My daughter loves bags (and so do I), so turning cotton pillowcases into bags seemed like a good way to work through my stash.
A pillowcase makes a great size bag for carrying shopping, treasures from a nature walk or to transport toys around the house. It can be left plain or it can be decorated any way you like.
Pillowcase. Mine was 50cm x 70cm (I would recommend one without any extra frills)
Needle and coordinating thread
Extra fabric for a pocket
A webbing strap or handle
Embellishments / Fabric crayons.
Rotary Cutter, Ruler & Cutting Board
Unpick the stitching for the envelope fold (the bit that tucks over the pillow) and cut off the top 10 centimetres from the pillowcase. Sew along the long sides of the pillowcase to reinforce the seams.
If you are using a webbing handle then you can skip the next step.
For a long shoulder strap – Take the cut off section, sew the two halves together along the short edge, fold in half with the right sides together then sew along the length
For two hand straps – Fold each piece in half, with the right sides together and sew along the length.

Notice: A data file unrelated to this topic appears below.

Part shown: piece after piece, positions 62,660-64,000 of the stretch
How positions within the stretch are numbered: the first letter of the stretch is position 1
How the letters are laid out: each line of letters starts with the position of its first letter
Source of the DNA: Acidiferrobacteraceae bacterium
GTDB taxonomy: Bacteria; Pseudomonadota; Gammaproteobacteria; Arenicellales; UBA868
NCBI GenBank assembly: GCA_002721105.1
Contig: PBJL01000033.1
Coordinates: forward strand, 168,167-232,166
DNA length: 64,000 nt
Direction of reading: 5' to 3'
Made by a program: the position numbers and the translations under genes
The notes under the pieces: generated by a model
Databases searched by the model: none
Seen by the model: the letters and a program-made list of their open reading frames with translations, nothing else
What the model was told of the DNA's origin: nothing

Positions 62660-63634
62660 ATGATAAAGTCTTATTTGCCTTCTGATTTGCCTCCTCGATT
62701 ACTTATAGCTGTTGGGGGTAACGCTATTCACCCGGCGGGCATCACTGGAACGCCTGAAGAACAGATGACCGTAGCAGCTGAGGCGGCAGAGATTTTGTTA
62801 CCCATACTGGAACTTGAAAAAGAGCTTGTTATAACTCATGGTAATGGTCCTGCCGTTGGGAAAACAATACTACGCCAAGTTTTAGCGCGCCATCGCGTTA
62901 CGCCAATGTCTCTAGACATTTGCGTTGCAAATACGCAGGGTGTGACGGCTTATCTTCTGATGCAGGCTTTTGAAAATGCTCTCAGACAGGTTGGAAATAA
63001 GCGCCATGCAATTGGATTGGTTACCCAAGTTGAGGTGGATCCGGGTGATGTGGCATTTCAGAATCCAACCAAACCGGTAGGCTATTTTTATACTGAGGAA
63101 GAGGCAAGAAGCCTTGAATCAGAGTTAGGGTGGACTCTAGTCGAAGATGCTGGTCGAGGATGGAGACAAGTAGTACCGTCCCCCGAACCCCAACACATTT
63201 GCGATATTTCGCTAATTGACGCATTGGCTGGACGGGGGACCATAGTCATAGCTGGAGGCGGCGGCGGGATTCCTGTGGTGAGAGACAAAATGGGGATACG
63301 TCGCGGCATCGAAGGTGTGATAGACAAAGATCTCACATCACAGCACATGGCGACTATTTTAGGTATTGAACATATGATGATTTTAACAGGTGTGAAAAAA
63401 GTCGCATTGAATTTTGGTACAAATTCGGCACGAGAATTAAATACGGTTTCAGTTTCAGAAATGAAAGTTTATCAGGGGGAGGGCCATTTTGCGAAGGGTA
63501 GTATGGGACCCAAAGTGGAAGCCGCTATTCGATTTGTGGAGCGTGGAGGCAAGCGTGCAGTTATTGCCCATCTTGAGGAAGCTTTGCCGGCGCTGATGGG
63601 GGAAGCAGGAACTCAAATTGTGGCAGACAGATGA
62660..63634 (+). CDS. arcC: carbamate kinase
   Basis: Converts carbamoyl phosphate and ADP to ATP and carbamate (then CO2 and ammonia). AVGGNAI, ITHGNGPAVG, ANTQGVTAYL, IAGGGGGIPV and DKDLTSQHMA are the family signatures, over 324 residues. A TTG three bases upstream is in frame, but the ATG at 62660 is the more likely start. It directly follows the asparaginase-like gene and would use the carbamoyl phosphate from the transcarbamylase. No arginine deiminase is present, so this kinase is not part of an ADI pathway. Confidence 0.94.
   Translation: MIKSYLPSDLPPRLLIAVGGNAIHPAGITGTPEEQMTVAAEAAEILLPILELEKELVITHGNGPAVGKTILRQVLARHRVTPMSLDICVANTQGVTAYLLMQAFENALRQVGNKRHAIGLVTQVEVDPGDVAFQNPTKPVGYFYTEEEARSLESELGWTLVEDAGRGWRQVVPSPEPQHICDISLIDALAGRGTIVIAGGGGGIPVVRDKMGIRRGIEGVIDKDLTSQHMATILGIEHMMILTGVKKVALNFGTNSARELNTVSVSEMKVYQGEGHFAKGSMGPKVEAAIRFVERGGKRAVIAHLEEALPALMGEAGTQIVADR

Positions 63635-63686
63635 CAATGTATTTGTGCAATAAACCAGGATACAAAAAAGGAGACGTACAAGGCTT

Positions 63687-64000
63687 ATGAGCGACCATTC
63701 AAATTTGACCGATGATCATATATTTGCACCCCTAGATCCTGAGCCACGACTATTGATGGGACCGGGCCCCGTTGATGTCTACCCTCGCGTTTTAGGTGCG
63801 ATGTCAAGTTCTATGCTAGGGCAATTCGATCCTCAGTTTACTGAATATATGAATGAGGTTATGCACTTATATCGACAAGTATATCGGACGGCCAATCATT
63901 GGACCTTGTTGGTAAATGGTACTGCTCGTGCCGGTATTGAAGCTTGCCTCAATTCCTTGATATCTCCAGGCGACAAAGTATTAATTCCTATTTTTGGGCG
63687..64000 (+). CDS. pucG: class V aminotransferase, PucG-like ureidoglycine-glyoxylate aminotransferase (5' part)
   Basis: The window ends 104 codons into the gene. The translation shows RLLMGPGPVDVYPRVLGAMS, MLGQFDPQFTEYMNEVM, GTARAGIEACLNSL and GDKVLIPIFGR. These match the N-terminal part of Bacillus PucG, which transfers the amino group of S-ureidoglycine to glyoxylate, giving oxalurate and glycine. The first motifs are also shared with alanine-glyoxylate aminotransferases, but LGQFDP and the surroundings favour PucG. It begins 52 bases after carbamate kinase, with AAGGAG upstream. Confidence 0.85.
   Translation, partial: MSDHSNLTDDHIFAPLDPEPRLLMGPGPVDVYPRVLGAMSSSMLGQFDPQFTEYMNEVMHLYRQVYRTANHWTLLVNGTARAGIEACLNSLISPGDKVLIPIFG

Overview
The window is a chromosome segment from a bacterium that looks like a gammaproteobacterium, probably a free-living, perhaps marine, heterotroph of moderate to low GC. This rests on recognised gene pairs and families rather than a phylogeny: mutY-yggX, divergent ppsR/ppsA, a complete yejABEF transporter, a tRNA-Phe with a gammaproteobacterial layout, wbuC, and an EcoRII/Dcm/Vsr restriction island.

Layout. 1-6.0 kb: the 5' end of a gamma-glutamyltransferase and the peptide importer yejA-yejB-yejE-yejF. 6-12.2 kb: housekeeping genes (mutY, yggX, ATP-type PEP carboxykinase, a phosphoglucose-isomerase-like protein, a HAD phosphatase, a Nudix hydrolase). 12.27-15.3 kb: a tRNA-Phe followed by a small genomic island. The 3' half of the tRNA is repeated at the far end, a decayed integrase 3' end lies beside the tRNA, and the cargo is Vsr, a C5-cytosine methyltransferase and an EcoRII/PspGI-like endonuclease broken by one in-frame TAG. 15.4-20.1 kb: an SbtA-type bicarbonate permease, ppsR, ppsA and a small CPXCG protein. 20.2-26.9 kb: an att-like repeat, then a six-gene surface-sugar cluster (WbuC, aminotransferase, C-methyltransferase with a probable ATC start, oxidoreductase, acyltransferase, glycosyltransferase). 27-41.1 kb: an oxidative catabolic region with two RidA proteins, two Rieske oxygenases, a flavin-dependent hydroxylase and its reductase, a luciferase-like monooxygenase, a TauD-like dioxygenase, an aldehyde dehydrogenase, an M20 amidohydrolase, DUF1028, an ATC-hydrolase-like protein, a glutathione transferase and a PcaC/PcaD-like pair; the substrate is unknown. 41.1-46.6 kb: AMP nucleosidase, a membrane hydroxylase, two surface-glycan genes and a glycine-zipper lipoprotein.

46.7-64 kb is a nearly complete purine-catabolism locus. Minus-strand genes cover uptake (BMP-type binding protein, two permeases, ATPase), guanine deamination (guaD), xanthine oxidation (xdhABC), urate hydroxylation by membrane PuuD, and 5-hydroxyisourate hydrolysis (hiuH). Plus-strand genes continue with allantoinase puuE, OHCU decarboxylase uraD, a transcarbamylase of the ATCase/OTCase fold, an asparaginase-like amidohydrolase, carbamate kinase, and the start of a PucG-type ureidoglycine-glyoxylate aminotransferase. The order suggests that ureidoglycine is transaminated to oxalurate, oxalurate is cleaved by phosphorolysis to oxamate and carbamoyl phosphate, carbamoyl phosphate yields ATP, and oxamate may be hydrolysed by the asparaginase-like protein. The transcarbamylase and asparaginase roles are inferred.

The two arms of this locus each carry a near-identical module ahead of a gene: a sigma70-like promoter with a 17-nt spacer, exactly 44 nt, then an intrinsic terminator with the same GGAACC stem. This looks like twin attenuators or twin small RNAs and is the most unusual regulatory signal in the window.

Trim off any excess fabric. You should now have a tube. Turn right side out and iron. Set to one side.
To add an inside pocket, pin the piece of fabric to one side of the pillowcase and sew around three edges. Make sure the opening for the pocket is facing the opposite way to the opening of the pillowcase.
Tuck in about one centimetre of fabric across the top of the pillowcase, pin and stitch both sides together across the top.
Fold the sewn top of the pillowcase inside, so that the seam you have just sewn touches the bottom, Tack the corners together, then turn inside out.
Sew diagonally across the corners, remove tacking, then fold in and sew to one side of the pillowcase.
Turn right side out. Pin two tucks into each side about 5 centimetres from the edge. Sew them across the top. Iron the bag and press the creases for the tucks.
Pin the handle(s) to the inside of the bag along the seam. Stitch into place by sewing an ‘x’ across the width of the strap, then sewing a rectangle around it.
And that’s it. The basic bag is finished. You can decorate it anyway you wish; the only limit is your imagination.
Avril Byrne lives with her Husband and Daughter near historic Sherwood Forest, Nottingham (England) She loves to bake, craft, take photographs, read children’s books, hug trees and is working on developing her sewing skills. She blogs at planted-in-the-earth.